Thurston County Connection Newsletter
Thurston County Connection
Thurston County Connection
June, 2014
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Have a Fun and Safe, Boating Season!

Please be Safe While Swimming or Rafting.

Sheriff’s Office Awards Ceremonies

How much money did you throw in your garbage can today?

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Trolleys a Big Hit! (‘til it rains)

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 Dim View (1881) of Olympia’s Future

From the Archives:

In its droll pessimism, the following comments written in 1881 by a school principal depart from the glowing boosterism of many pioneer letters of that time. Excerpts courtesy of olyblog.net.

Olympia, Washington Territory
Oct. 10th, 1881

Dear Sir,
One great drawback is the lack of deep water; the larger vessels can come up only to what is known as the long wharf about four miles below the city.

There is very little business done in Olympia except a small retail trade; the business houses being, for the most part, very rude, unsubstantial structures built without any regard to appearances. The public schools are in a very bad condition, poor buildings, poor scholars, poor pay and consequently poor teachers (Yours truly being the present principal).

Land here can be bought at prices ranging all the way from one dollar per acre up to Ohio prices. It costs at least one hundred dollars per acre to clear the timbered land, so you can see that unless a man feels disposed to do the grubbing and chopping himself… a well cleared farm requires considerable ready cash. The prairie lands are of poor quality… I would say on the whole that West Washington is not now, neither will it ever be, an agricultural country.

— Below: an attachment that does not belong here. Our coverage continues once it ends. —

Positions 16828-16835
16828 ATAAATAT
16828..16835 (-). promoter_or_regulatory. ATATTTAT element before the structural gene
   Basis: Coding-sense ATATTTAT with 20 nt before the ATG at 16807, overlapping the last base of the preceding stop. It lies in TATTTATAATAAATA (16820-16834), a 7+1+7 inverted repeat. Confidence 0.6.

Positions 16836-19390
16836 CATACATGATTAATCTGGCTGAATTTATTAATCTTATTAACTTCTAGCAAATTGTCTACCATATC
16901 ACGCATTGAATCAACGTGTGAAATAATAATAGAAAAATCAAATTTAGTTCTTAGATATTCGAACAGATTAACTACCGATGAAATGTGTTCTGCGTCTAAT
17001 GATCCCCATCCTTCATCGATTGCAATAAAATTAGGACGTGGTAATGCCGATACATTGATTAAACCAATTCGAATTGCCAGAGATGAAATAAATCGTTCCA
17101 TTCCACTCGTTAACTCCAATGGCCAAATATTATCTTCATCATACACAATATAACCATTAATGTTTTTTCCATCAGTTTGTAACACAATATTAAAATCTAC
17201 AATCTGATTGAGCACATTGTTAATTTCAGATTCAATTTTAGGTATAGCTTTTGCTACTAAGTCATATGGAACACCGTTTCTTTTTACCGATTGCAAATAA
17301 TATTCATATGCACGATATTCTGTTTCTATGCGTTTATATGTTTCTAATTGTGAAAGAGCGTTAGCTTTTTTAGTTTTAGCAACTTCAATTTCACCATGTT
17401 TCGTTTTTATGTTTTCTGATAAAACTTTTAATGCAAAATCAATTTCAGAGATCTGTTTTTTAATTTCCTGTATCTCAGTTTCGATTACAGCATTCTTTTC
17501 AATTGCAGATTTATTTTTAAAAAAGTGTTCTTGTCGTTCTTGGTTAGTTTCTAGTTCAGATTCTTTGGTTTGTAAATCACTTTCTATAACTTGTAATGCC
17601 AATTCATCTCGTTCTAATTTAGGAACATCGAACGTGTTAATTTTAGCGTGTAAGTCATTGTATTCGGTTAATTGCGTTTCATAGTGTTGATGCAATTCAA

Taxes are minimal—at least Gov. Newell says so—but I do not think that an Ohioan would agree with him.

A great many immigrants [are] coming to Washington Territory, but East Washington is getting the great majority of them and growing much more rapidly than West Washington. East W. already has the preponderance of power and I should not be surprised were the capital removed to that section within a very few years.

Respectfully yours,
A. L. Smith

By Keith Eisner

Fort Nisqually in about 1885. Fort Nisqually in about 1885.